‘Don’t want too much change in tax rates’: Revenue secretary Sanjay Malhotra – Times of India

by The Technical Blogs

Revenue secretary Sanjay Malhotra says govt wants to provide a stable and low tax regime, while seeking to ensure that loopholes for misuse of GST are plugged. Excerpts:
Was the decision against changing rates because the new structure of the new tax regime actually kicks in from the current financial year?
Absolutely, we have opted for continuity and stability.Moreover, this was an Interim Budget.
What is the strategy for the medium term?
The effective tax rate is very reasonable. Similarly, on indirect taxes, too, customs duty is reviewed every year. We didn’t do it this time because it was an Interim Budget. In the medium term, the focus is on improving tax services, making things simple, rationalising taxes wherever required and using more technology to widen and deepen the tax base with more information and formalisation of the economy. We do not want too much change in tax rates.
Which are the segments where there is focus on widening the base?
No particular sector is on our mind. There are concerns over bogus or non-existent firms in case of GST and associated fake billing. The system, GSTN, is based on trust and we have seen benefits of trust-based compliance. But some dishonest people have used the system to pass on the credit and not pay tax. If you have passed on input tax credit, the system will check when you pay tax next month. If you have passed on the credit, it means you have collected tax from the buyer, so you must pay. Today, the system is giving freedom to taxpayers to change it. This was done for honest taxpayers but because of misuse, we will have to change this.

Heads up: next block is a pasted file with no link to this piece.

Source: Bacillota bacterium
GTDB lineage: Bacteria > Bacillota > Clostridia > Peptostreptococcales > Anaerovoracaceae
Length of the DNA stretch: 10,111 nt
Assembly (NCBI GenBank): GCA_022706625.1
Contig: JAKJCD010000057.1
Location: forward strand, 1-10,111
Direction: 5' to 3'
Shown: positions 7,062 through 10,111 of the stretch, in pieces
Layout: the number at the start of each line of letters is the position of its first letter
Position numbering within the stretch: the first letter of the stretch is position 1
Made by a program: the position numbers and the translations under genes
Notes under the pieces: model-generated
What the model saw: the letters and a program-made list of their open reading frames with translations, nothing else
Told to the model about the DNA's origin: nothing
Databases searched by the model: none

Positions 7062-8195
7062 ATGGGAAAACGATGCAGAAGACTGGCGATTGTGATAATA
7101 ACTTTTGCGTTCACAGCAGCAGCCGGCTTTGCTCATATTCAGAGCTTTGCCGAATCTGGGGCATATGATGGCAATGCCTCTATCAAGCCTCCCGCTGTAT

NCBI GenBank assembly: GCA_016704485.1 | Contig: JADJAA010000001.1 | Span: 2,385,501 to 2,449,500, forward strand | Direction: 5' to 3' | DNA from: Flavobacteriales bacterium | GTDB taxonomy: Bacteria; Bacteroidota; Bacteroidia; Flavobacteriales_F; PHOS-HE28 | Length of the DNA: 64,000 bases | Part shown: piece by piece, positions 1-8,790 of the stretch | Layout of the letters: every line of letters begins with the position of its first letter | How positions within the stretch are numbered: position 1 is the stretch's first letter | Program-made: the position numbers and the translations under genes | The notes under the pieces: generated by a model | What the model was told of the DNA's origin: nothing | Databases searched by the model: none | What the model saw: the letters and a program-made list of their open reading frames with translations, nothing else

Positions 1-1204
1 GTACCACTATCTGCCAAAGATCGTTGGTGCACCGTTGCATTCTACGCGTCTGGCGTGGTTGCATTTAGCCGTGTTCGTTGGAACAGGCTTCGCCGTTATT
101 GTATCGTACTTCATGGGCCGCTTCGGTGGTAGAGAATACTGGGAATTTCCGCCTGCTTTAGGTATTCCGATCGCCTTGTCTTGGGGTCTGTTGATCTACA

Is it time to rationalise GST slabs?
Changes are made by the GST Council. Major changes are based on recommendations of a group of ministers. As of now, there is no recommendation.
Is there a timeline in mind to phase out the old income tax regime and how are you looking to push the new regime?
We have no plan to phase out the old or traditional tax regime with exemptions and deductions. However, the intent is to promote a simplified tax regime, whether it is for corporate tax or personal income tax. That’s why the new regime was made more attractive. By making the new regime the default scheme… and the tax calculator will help people decide which one to go for.
The number of income returns have crossed eight crore. How do you see it growing in the coming years?
We expect it to touch 10 crore in two-three years, assuming a growth of 10%.
There are very frequent changes to the income tax return form. How can there be more stability?
You are right, there is benefit in maintaining stability. A unified form has been introduced, the idea is to make it easier and user-friendly for taxpayers. Earlier, forms were designed for a paper-based return and then they were digitised. Now, we have done a transformation and looked at returns from an electronic returns point of view.
On the new scheme for pending demands, how do you plan to roll it out?
In two months, we want to implement the scheme. Taxpayers do not have to do anything because it is the income tax department, which will have to update its records. The maximum amount per person that will be withdrawn will be Rs 1 lakh, given that there can be multiple entries against one person. The number of entries is 1.1 crore and the number of unique beneficiaries will be less than one crore.
If you look at most frauds, PAN and Aadhaar are at the heart of it. Are you looking at ways to make PAN secure?
Earlier, banks were only asked if GST was linked to Aadhaar. Now we are tightening that. On GST, we are conducting a pilot in Gujarat and Puducherry, the registration is done on biometric authentication and not only on OTP. For biometrics, the person has to come to the centre. Biometric authentication for high-risk cases will be required.

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